Newswise — WASHINGTON, DC (December 20, 2017)The Milken Institute School of Public Health (Milken Institute SPH) at the George Washington University today announced receiving a $4 million grant from the Bill & Melinda Gates Foundation for a three-year project that aims to address a serious public health problem in India: iron deficiency and anemia.

According to the World Health Organization (WHO), 2 billion people (over 30 percent of the world’s population) are anemic–many due to iron deficiency. More than half of all women of childbearing age in India are anemic, with rates in Odisha particularly high.

A research team led by Rajiv Rimal, PhD, MA, Professor and Chair of the Department of Prevention and Community Health at Milken Institute SPH, will use the foundation support to design a social norms-based strategy aimed at reducing the high rates of iron deficiency/anemia in the Indian state of Odisha, with the hope that the model can be used in other parts of India or the world.

Severe anemia can cause dizziness, rapid heart rate, neurological issues and fatigue. It is especially risky for pregnant women and their developing babies.

“Iron-deficiency anemia can lead to a cycle of poor health, one that can affect women, their children and entire communities,” says Rimal, who serves as the Principal Investigator for the new project. “Our study aims to find an innovative solution for this important public health problem.”

The WHO has recommended that women of childbearing age take daily iron and folate acid supplements during pregnancy and during the post-partum period. Since iron deficiency is the most common cause of anemia, that step could go a long way toward solving this health problem. However, despite public health campaigns to get more women to take the supplements, the situation continues to remain dire.

As part of the project, Rimal and his team will first identify barriers that prevent women in Odisha from taking these supplements. For example, women may not get the social support they need from family members to take the pills. Women may not like the taste of the tablets or there may be other reasons why they are not taking these supplements.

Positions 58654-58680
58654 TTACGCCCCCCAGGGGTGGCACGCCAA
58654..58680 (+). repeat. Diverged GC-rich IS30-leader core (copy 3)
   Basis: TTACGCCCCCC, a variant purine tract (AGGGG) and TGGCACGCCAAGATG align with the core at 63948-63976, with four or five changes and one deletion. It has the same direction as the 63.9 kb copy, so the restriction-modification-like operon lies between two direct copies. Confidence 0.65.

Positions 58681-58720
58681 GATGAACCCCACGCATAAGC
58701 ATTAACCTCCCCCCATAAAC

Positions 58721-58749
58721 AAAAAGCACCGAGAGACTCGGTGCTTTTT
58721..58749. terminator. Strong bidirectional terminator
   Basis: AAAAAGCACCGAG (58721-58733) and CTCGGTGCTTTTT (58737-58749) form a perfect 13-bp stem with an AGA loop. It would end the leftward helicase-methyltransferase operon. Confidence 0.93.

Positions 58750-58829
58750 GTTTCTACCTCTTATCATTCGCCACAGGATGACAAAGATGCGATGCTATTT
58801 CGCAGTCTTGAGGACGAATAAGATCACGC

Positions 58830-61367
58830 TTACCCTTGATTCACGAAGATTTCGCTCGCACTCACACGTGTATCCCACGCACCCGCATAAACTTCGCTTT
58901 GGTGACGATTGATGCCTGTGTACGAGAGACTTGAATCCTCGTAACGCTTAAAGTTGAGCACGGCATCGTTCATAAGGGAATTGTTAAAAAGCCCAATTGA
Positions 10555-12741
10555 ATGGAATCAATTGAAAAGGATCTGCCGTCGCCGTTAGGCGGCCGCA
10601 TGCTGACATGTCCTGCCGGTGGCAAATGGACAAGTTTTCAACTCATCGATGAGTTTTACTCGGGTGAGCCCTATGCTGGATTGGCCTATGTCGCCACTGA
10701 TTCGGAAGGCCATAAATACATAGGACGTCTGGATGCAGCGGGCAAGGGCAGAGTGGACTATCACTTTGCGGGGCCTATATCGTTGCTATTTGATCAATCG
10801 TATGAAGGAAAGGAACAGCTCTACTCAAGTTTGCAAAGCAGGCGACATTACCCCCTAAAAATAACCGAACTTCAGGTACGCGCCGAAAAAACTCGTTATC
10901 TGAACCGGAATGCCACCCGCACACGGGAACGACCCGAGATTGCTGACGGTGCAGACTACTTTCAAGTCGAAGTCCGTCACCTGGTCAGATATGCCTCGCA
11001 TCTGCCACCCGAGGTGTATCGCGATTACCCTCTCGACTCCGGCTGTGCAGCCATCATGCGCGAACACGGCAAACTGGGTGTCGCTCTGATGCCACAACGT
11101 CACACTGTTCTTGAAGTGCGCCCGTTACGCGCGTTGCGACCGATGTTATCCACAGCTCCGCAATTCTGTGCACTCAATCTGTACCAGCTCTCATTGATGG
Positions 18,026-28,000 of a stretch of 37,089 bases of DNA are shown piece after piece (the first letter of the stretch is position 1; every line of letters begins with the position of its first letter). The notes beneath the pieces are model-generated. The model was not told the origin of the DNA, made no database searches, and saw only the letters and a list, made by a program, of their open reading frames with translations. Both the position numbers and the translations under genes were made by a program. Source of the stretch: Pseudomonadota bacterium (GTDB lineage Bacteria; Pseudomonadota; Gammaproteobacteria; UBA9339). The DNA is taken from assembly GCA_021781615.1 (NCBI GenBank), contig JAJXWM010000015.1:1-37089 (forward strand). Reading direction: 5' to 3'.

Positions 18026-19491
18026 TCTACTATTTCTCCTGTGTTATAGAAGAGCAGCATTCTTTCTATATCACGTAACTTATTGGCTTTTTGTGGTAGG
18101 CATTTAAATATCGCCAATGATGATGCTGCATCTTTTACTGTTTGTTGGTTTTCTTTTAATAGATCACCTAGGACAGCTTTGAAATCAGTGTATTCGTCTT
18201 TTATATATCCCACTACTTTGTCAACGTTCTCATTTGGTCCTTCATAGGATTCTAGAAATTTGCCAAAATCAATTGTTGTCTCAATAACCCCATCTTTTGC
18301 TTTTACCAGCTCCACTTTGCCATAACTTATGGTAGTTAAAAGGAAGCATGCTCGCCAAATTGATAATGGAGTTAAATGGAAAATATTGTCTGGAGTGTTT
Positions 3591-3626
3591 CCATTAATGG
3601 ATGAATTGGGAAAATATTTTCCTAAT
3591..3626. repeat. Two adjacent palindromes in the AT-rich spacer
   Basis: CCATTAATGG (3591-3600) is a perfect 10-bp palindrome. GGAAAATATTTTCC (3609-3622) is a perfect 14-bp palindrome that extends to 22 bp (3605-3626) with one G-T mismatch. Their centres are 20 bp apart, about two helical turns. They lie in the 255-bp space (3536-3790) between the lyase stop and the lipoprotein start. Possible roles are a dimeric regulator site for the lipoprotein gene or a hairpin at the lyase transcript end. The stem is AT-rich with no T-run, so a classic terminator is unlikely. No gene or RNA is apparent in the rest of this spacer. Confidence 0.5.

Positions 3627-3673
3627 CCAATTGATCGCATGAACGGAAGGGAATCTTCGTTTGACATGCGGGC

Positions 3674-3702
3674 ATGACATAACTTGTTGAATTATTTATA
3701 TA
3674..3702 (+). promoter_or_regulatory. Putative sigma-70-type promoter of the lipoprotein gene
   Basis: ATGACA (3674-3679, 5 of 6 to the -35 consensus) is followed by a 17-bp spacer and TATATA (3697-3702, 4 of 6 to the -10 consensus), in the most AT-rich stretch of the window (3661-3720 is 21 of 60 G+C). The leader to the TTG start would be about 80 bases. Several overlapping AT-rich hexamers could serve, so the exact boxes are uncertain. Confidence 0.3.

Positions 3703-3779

Once the team has identified the barriers, they will design a study to see if they can promote changes in social norms and behavior, with the ultimate goal of reducing the risk of anemia. The research team will partner with IPE Global, a group already working on the problem of iron deficiency anemia in Odisha.

A small-scale intervention will be developed, tested and refined during the first year of the study.

The researchers then will launch a large trial in which 2,000 women in one village will get the intervention and 2,000 women in a second village will serve as a control group. Data will be collected at the start of the trial, during the middle of the intervention and at the conclusion of the study.

In the end, Rimal and his colleagues hope to find a successful intervention that would spur women in Odisha to take the supplements and thus reduce high rates of anemia.

If it is left unchecked iron deficiency anemia can lower the work capacity of individuals and entire populations—leading to serious economic and health consequences.

The researchers will also see if the intervention can boost energy levels in the test population. Rimal says women often work in the fields around Odisha, which is a farming region. If they’re in peak condition that translates to a benefit for their families and often the entire community, he says.

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